Following the adventures of Connavar from childhood to hero, this is an intense book sternly loyal to the archetypes of sword and sorcery. For those who are fans of the style, it is atmospheric and immersive, a skillful take on those underlying tropes. The dark mystery of magic, the evils of civilization, the glories of battle ... it's exactly as old-school sword and sorcery should be. There is nothing new here, but it's homage rather than derivation.
... mostly. There are a few spots, particularly later in the book, where I felt that the author was adhering to The Formula rather than thoughtfully applying the circumstances of his world and characters to the plot. I just didn't buy some of Connavar's later bursts of rage, except that they were "in style" for the subgenre. I do agree with other reviewers that these made me lose a lot of sympathy for the character.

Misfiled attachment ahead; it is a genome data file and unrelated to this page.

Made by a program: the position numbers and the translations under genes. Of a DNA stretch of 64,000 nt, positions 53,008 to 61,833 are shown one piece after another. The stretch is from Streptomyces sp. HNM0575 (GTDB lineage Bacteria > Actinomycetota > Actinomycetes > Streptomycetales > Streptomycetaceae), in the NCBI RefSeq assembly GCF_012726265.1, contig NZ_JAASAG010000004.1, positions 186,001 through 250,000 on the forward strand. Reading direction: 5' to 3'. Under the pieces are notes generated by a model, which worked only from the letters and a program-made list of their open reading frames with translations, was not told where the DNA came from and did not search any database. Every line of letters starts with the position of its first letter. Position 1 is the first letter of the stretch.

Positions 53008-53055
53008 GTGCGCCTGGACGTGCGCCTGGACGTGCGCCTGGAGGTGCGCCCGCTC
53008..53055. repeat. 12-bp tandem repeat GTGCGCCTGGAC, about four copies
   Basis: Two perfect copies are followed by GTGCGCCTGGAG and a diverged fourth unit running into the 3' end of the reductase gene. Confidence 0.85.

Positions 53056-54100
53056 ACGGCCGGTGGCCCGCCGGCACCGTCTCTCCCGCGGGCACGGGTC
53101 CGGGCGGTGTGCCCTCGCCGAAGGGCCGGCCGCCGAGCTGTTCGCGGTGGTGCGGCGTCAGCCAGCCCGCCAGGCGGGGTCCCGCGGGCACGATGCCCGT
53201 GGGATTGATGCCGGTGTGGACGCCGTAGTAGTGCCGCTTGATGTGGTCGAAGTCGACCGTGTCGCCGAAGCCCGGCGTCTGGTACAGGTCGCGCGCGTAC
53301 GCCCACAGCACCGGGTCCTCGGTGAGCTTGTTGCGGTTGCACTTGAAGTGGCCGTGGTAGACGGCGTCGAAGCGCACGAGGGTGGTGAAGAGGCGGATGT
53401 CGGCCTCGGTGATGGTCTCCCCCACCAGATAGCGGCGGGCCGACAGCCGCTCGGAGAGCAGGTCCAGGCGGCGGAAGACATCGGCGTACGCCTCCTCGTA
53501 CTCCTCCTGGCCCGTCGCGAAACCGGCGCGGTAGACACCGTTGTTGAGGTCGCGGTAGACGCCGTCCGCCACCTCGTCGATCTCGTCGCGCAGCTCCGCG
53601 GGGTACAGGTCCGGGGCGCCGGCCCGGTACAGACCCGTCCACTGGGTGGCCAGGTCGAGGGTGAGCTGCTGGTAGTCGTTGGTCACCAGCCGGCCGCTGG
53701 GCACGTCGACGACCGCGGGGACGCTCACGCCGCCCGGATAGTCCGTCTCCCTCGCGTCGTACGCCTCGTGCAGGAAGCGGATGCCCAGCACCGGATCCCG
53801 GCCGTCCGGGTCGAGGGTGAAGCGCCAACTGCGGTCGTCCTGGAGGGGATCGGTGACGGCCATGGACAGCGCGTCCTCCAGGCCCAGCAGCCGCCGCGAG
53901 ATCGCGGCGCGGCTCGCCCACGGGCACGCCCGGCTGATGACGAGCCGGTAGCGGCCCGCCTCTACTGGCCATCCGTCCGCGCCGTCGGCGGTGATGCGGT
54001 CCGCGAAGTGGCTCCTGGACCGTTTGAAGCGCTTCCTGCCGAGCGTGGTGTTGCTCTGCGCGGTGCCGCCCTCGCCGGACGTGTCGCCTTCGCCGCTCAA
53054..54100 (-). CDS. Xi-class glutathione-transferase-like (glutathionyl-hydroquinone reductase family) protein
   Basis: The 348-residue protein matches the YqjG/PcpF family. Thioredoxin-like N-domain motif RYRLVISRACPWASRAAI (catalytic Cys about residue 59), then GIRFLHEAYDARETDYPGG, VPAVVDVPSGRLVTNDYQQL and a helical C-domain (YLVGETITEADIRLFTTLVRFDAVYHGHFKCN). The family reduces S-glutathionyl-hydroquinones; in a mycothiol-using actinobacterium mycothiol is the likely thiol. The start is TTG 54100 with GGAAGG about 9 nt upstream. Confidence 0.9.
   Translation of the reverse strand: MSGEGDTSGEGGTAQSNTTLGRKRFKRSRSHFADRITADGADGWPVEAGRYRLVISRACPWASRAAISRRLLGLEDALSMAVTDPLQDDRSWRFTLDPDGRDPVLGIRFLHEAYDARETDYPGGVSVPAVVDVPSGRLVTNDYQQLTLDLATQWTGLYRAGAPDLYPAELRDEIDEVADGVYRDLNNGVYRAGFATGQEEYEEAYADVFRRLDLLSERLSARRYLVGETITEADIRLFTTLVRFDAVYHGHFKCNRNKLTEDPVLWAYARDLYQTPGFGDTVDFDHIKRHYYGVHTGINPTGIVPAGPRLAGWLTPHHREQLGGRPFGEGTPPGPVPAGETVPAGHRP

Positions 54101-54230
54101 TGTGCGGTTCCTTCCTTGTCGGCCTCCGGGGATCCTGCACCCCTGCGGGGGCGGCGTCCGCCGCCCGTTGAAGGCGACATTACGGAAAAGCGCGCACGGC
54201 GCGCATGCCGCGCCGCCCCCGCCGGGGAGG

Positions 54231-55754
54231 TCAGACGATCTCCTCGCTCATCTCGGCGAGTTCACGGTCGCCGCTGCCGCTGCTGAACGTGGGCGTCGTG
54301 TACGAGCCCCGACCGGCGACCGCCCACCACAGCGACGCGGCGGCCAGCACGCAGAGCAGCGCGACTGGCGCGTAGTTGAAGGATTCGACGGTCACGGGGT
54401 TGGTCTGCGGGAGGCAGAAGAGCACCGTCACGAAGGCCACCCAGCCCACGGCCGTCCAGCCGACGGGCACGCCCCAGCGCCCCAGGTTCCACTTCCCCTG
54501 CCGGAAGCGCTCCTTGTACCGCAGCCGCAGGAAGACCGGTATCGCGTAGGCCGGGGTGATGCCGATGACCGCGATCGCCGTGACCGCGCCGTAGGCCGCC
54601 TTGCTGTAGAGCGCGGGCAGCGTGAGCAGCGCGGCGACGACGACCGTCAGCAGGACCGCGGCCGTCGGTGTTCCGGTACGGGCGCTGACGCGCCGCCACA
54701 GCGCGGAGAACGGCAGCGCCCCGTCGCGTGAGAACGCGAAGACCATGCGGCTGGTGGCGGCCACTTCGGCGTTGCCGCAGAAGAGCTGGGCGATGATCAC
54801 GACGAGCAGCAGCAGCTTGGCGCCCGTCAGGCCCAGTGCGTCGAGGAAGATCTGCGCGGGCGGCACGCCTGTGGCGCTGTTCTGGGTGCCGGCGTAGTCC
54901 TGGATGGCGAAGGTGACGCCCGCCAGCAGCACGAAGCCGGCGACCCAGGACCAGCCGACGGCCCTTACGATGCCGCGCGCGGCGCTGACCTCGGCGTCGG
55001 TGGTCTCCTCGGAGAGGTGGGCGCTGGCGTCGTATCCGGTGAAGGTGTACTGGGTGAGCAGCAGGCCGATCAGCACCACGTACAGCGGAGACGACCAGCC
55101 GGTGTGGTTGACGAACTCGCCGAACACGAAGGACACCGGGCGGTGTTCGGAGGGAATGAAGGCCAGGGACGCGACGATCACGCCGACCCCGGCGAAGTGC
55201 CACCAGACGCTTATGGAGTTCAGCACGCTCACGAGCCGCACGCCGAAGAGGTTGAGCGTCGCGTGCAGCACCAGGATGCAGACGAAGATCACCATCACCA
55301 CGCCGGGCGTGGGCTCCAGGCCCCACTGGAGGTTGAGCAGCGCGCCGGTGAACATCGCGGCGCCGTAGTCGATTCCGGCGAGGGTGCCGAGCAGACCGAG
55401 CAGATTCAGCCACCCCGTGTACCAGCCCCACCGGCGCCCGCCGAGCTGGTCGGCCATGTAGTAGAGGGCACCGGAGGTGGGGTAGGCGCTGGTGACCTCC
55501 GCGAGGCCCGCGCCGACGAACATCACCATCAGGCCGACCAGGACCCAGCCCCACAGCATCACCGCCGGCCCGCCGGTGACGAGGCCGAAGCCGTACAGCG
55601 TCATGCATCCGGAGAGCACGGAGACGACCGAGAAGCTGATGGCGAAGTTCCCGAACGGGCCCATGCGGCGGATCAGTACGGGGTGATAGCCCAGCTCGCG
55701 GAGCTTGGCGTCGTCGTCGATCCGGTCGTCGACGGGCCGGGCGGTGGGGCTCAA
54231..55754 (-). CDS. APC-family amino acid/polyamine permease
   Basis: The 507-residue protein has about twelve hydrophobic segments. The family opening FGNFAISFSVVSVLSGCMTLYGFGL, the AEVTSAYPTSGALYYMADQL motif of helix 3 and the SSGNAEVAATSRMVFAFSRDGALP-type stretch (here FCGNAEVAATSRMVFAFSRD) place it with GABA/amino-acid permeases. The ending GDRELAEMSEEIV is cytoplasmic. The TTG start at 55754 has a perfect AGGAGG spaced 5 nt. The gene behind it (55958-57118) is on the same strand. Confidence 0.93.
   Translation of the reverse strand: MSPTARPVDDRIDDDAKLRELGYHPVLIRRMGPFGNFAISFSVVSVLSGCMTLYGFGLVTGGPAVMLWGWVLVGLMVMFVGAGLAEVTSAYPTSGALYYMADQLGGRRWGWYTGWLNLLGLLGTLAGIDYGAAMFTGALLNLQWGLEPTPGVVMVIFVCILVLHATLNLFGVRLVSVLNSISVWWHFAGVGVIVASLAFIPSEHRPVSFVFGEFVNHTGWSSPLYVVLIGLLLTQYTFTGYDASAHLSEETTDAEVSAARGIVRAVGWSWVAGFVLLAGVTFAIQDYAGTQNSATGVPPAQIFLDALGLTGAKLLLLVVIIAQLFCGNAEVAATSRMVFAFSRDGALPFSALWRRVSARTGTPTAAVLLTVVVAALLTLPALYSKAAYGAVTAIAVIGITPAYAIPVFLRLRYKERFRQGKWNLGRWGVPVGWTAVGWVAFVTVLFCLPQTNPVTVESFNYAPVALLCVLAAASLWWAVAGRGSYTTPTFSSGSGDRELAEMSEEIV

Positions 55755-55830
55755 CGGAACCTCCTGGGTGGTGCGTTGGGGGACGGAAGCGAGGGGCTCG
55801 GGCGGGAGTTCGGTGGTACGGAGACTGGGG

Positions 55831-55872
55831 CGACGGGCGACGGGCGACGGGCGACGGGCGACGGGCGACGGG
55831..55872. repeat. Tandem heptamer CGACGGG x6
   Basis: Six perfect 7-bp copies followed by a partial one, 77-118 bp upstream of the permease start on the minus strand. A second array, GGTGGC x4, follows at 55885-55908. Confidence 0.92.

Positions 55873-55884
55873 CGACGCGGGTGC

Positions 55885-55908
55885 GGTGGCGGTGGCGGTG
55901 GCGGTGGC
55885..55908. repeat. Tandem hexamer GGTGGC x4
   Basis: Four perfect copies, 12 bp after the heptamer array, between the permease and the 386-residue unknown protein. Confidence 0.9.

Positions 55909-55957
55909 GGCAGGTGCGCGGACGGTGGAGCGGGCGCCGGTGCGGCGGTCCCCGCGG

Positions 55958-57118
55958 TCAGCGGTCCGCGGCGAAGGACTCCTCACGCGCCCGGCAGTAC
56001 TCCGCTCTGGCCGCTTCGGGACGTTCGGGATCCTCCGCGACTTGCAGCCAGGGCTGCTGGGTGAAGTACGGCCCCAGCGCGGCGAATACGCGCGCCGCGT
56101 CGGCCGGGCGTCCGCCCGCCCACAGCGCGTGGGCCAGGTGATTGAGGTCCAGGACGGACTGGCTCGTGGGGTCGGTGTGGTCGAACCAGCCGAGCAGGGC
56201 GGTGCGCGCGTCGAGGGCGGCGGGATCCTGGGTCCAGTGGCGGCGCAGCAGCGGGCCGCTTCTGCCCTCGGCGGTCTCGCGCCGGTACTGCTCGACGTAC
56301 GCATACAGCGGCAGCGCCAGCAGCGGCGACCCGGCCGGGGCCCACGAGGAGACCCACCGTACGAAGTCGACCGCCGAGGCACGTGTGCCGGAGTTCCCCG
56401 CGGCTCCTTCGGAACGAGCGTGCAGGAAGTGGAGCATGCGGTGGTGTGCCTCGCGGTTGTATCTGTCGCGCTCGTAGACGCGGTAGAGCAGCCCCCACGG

And the sex. Oy, the sex. More graphic than I wanted, thank you. However, once you get past the first eighty pages or so, the scenes become the kind of "gentle fade" that really seemed all that was necessary to make the point. Beats me.
Also, there are several phrases used - particularly in these sex scenes, but also in some of the healing / injury descriptions - that seem really modern. I am sorry, I can't see a character in the period described in Sword in the Storm saying, "Was it good for you, too?"
That aside, I did enjoy much of this book. It's a leisurely style you can't get away with much any more, unfolding back to the character's first days and watching him grow ... while still holding the reader and making you want to read on. There's a real pleasure in this long-term development, and the secondary characters grow and change in satisfying ways, as well. Connavar may be a lone hero, but he's also part of a vibrant community.
But - and this is why the book ultimately gets three stars from me, not four - in the end, the conflict we've been promised and foreshadowed through the vast majority of the book never materializes. I didn't even feel like the ending was a real ending. This might be forgiveable in a more compact work, but for me, you can't provide a sprawling life story and then stop before the epicenter, even with a promised sequel.